Edmonton’s Animal Care and Control Centre has suddenly suspended the intake of healthy animals until further notice and is asking residents to care for lost or stray pets in the interim.
But animal rescues and residents are raising the alarm over the surprise change, concerned about the onus now being placed on them to take care of these animals rather than the city service Edmontonians pay for.
The City of Edmonton announced the immediate, temporary suspension on social media Saturday afternoon as extreme cold temperatures are expected to continue to bear down on the city over the next week.
The temporary change is a result of staffing and capacity challenges, the city said, noting the shift would allow the centre to focus on the animals already being cared for at the northwest Edmonton facility.
Instead of bringing lost or stray dogs and cats into the centre, the city is asking residents to make attempts to find the owner on their own and care for the animal until they are reunited. If the animal has a tag with a licence number on it, residents can call 311 for owner information. Animals that are considered to be in medical distress, injured or sick will still be accepted by appointment only.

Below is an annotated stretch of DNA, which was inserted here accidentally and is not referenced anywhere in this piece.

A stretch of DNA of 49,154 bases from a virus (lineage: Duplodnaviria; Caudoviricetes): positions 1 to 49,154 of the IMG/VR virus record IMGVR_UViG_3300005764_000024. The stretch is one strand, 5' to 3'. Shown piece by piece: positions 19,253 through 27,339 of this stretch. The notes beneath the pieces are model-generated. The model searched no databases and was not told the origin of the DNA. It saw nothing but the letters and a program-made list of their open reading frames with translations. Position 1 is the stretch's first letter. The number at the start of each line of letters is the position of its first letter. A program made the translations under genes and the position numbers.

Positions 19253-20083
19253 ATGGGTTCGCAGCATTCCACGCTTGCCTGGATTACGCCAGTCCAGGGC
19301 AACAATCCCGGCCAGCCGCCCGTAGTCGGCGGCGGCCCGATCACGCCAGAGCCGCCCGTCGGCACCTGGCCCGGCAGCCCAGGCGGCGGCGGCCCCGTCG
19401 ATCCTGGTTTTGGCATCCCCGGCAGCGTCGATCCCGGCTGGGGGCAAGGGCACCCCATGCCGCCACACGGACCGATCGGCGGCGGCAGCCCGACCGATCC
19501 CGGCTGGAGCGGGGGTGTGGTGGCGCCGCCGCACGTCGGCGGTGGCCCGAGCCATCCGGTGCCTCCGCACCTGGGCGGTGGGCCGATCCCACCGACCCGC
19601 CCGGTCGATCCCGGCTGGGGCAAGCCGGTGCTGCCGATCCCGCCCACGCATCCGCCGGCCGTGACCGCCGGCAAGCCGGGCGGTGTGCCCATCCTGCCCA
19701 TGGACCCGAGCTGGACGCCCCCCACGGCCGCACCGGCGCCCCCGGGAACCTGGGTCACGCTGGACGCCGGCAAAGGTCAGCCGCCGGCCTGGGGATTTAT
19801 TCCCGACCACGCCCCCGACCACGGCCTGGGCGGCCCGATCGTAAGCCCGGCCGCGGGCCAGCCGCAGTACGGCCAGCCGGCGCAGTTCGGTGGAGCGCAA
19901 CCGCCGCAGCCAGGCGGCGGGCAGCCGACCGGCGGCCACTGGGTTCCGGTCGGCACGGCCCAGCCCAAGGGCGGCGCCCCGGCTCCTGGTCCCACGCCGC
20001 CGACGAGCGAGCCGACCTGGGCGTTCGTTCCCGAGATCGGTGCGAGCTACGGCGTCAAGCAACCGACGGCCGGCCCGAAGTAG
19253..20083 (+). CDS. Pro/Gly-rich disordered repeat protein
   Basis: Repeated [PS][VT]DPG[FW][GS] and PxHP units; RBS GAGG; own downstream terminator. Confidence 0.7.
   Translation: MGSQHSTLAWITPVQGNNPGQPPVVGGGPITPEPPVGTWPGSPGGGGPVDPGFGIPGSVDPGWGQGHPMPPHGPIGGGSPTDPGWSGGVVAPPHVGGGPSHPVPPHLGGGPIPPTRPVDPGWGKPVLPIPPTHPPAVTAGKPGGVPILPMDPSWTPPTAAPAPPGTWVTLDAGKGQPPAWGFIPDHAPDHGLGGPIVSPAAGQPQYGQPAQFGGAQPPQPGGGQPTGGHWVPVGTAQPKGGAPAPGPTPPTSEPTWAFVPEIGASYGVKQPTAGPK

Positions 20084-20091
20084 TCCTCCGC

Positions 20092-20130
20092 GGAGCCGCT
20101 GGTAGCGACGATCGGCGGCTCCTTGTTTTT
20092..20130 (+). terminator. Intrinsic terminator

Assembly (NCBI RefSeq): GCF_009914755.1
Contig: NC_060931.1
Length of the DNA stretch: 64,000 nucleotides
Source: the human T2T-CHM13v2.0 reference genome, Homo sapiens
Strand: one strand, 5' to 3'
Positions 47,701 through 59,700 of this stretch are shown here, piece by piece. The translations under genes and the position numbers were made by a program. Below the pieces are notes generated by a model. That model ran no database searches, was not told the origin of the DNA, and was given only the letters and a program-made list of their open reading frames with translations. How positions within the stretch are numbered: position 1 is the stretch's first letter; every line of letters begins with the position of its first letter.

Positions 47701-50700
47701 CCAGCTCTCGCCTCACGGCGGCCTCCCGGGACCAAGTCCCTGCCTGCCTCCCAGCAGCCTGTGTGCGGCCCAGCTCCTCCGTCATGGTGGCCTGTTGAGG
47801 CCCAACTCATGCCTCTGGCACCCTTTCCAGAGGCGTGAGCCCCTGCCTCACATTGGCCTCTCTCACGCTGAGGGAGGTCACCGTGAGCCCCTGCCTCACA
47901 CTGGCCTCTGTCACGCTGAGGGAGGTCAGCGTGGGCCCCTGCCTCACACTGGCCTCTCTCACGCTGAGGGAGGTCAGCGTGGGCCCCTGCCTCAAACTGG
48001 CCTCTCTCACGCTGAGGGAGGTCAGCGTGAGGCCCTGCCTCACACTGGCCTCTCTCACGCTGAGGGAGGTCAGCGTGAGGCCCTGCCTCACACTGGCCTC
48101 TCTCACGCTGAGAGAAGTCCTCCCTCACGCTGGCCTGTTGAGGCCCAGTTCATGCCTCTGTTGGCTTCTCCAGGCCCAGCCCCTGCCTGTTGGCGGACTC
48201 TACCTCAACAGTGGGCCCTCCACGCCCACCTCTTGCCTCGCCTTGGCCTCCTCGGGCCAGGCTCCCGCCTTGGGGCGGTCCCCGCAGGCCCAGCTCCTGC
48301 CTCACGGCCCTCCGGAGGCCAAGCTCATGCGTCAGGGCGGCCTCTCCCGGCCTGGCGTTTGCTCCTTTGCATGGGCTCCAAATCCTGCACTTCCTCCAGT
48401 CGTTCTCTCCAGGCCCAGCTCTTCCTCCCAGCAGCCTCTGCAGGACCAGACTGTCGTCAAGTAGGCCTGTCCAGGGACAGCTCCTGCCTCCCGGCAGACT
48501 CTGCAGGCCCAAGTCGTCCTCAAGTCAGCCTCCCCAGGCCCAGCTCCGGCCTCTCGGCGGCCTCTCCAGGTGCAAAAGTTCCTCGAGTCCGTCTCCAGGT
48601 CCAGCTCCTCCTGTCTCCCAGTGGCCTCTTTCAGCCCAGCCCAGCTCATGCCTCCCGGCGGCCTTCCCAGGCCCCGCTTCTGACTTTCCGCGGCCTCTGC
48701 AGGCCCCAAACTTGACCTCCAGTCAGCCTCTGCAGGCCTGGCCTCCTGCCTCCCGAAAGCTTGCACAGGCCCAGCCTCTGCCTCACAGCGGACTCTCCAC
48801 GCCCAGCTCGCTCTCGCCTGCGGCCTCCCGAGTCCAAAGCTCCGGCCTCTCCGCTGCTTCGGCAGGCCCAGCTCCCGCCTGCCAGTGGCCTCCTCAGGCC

But Vanessa Freeman, co-founder of the rescue Community Cats Edmonton, said this could lead to many challenges including the ability for already stretched rescues to help care for these animals if residents can’t. Lack of communication from the city has left rescues scrambling to come up with a solution, Freeman said, noting she received four calls on Sunday alone about cats needing assistance.
“Rescues are busy, we are full. So to make a change and not ask rescues to help in any way but simply imply that if the city can’t help, the rescues have to. I just don’t understand that,” she said. “I’m just not sure if this action was made thinking of the impact it would have on the animals and the community.”
Dog owner Valerie Bielenda said she believes many residents will do whatever it takes to protect animals from the current extreme cold weather, but this could lead to issues if the animal is aggressive or unvaccinated and residents are left alone to manage.
“It’s not acceptable because they’re putting the public at risk because if you by chance take in an aggressive dog, then there’s a risk for the humans,” she said. “This can’t be a safe alternative, it can’t be what they expect people to do.”
Appointments for animals ill, injured or in distress can still be made online.
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